Wade came into a tie game in the eighth inning and started things by throwing Adrian Gonzalez a 98-MPH fastball in on his hands. Gonzalez was jammed and fouled it off to the left side. Wade then threw another fastball—this one 97 MPH—but didn’t get it in on Adrian’s hands. The pitch was out over the plate and the Dodger DH singled to right.

Matt Kemp then flew out to right.

Andre Ethier followed that with a single to center field and Gonzalez went first to third. Even though it looked like Jarrod Dyson had a chance to throw out Gonzalez, Jarrod threw the ball back into second base. With one down that kept the double play in order and gave Wade a chance to get of the inning with one pitch.

With runners at first and third Justin hit the ball back up the middle and Davis got lucky; the ball hit his foot. Adrian Gonzalez was breaking for home and Davis picked the ball and trapped Gonzalez between bases. Now there were two outs and runners on first and second.

Davis walked Scott Van Slyke and even though he has better numbers than the on-deck hitter—A.J. Ellis—Wade said he wasn’t working around Van Slyke. Wade was pitching him away and didn’t get a 3-1 call. Now the bases were loaded.

Davis threw Ellis three fastballs and the count was 1-2. The count was still 1-2 when Davis and catcher Brett Hayes had a meeting on the mound. Wade said they talked about throwing a cutter because he’d thrown so many fastballs during the at-bat and the plan was to front door Ellis: throw a cutter inside and either catch the inner corner of the plate or at a minimum, back Ellis off the dish and then go back outside.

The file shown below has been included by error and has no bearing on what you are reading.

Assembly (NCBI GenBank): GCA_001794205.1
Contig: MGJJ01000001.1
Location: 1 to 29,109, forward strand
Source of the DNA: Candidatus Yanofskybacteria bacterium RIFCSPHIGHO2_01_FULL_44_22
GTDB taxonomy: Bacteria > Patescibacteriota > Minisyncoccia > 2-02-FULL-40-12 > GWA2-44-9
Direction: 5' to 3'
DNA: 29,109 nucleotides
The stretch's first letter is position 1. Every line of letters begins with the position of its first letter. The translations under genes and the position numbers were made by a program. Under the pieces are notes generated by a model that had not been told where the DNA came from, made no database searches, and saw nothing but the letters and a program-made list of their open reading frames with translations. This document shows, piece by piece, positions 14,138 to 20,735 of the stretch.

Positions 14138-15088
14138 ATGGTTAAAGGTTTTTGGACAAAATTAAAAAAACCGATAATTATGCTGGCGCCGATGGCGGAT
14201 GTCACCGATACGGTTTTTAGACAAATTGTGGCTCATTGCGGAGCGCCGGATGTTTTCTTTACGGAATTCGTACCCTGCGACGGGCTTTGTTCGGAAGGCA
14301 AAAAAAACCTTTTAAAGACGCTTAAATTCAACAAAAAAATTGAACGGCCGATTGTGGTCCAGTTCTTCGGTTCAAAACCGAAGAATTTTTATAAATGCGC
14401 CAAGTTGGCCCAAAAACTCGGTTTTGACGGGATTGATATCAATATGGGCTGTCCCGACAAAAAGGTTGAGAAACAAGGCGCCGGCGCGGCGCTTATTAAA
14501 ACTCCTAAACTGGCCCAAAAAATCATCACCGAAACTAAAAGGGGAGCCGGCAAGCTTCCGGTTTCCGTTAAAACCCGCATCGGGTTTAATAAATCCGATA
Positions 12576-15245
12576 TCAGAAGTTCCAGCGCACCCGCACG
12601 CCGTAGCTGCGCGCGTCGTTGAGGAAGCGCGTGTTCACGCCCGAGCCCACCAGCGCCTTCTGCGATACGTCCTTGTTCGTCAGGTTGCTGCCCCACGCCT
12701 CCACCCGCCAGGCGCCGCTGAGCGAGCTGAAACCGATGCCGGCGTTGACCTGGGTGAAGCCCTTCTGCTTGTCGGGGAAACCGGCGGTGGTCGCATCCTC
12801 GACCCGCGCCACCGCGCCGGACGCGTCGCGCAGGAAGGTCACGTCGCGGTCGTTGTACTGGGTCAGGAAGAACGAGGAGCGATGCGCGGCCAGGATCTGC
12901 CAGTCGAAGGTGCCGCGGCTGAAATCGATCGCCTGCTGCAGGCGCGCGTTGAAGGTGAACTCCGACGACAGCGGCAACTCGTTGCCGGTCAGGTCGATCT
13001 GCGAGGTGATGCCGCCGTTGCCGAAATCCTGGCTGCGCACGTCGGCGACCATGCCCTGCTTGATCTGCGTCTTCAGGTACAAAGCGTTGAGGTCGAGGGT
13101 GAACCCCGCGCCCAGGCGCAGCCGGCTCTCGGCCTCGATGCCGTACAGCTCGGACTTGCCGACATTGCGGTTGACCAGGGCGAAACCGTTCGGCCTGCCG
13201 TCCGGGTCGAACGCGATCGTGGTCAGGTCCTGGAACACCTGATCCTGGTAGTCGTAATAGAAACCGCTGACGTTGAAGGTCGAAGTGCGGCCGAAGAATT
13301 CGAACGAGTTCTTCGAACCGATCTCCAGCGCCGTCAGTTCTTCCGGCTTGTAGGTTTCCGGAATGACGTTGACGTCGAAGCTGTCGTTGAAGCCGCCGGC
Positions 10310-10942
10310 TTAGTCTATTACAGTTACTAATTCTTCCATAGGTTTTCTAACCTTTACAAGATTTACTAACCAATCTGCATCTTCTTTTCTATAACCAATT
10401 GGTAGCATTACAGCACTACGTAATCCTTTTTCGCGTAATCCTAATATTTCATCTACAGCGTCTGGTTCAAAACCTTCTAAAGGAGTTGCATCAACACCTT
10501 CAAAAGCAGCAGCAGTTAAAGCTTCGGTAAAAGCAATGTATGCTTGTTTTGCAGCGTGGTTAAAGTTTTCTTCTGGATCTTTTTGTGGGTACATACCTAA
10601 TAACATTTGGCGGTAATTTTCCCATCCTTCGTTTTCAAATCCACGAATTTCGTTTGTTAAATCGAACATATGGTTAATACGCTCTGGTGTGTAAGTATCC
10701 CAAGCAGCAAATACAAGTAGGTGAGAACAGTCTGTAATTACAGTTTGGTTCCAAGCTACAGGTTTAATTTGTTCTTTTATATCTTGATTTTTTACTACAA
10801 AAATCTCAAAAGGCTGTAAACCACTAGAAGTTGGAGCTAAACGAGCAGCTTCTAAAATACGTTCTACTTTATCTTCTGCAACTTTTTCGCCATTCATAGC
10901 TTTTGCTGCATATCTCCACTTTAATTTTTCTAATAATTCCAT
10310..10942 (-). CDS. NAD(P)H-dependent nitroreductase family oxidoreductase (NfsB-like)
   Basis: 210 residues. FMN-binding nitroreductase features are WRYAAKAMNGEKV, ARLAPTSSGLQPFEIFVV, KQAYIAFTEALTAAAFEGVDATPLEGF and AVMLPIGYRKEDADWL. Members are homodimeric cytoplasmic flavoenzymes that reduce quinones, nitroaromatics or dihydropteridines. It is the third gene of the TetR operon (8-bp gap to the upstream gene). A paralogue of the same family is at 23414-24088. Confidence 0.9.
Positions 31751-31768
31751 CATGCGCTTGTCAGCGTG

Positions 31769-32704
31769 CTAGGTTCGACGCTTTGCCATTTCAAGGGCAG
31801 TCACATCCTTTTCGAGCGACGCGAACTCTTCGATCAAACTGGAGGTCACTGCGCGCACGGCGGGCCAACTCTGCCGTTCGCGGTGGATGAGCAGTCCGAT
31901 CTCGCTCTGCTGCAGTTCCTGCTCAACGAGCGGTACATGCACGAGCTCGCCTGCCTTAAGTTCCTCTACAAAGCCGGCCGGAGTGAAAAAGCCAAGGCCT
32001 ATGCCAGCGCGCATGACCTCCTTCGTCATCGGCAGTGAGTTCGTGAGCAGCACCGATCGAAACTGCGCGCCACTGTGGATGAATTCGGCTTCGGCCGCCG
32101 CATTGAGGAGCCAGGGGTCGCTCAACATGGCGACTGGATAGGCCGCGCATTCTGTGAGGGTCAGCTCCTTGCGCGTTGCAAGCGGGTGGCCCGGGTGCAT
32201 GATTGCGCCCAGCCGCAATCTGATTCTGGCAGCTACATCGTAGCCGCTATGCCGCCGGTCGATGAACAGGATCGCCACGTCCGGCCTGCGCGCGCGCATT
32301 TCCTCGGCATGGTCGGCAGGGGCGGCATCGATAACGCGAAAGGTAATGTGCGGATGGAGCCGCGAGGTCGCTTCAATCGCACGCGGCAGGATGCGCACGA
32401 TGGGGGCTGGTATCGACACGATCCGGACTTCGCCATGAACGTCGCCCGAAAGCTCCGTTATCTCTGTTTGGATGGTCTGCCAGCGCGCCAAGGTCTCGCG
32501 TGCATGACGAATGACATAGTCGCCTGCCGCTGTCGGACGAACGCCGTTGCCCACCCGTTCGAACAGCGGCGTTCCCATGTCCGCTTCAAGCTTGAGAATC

The ball slipped as Davis released it, he plunked Ellis and Wade’s scoreless streak was over.

Before the game Wade and I talked about Greg Holland and his mental toughness; when Greg gives it up he comes back the next day ready to go. Wade said it’s almost like Holly has amnesia—maybe Wade could develop the same problem.

But fans shouldn’t forget how good Wade Davis has been.

Game notes

*The Royals played outstanding defense all night: Dyson robbed the Dodgers of three hits, Hosmer made an outstanding play to save another hit and Brett Hayes threw out a runner at third base.